* Dublin reflexes really exist. There is a certain etiquette to being (or a friend being) sloppy drunk. And if you misbehave, there is a proper way to correct yourself to lower the chances of you a) getting kicked out, b) getting kicked out in a manner that will prevent you from going back and c) increasing you chances of getting into the next place. There are also certain care procedures that should happen once somebody gets a little too drunk. It's all very scientific.


Wednesday, April 11. 2007
Transcribed from my notebook, written on 26 March 2007. Omissions/edits in brackets. Also, this is slightly out of order as I was on Ios before Santorini.

"The ferry ride in today was pretty calm and pretty short. Arriving was a bit of a surprise, though. The boat pulled up to what looked like a shear cliff, but surprise - there was a port at the bottom[*]. We had no problem finding our ride and were on our way to the hotel/hostel in no time.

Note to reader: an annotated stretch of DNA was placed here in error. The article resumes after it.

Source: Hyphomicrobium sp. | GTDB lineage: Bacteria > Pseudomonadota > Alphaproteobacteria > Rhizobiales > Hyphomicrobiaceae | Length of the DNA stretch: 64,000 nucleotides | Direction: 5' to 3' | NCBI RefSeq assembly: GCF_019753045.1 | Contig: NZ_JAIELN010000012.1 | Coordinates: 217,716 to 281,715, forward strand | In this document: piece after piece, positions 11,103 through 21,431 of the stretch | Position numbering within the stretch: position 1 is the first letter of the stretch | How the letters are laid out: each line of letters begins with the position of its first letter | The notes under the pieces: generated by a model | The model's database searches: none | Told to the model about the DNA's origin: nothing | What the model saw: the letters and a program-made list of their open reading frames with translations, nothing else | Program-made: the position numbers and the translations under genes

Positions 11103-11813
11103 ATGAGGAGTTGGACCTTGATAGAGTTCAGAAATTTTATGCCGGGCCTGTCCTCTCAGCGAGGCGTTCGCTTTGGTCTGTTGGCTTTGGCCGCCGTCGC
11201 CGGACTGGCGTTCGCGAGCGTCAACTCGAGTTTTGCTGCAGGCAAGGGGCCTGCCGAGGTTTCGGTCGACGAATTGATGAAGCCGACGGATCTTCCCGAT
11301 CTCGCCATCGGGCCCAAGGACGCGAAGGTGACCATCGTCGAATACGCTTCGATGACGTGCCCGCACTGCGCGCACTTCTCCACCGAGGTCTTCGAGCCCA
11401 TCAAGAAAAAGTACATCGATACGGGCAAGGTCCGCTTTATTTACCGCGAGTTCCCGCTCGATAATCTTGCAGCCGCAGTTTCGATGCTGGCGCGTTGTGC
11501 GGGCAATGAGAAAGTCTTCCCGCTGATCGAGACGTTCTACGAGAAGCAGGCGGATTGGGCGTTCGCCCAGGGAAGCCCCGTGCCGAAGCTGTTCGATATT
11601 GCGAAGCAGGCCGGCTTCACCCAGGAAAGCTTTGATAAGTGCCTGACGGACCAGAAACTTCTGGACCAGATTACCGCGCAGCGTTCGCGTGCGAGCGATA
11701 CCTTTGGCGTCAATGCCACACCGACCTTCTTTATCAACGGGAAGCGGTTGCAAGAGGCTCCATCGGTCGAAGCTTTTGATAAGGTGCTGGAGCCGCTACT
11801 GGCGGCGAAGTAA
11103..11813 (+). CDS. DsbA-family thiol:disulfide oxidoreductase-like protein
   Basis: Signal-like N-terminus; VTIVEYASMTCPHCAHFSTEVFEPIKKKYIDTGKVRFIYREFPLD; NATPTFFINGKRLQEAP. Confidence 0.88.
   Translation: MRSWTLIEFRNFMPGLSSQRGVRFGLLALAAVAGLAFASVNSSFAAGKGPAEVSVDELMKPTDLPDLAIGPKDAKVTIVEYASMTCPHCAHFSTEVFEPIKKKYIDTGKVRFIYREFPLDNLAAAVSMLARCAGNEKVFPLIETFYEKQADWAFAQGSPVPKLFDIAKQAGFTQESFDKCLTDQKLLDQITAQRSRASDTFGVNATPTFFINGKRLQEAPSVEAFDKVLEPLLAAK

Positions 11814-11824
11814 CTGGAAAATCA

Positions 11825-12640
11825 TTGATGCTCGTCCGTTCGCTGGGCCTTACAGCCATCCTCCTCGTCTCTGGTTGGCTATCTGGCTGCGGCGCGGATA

"The island itself is amazing - and totally different from Ios or Paros. It is much more up and down ("mountains" and ridges everywhere) and the land has an ash-like white color. Very apparent that this is/was a volcano. And I get to see all of this with a dog by my side listening to gentle waves breaking on the stones under this black sand beach.

"We have three nights here, but I'm not quite sure what we are going to do. Everything is just opening (the hotel we're at opened only hours ago), but nothing appears busy. We've been exploring islands for the past few days, which is fun, but I'm not sure how much more we can do. I figured an island this famous would have more,but maybe I should look in the guide book.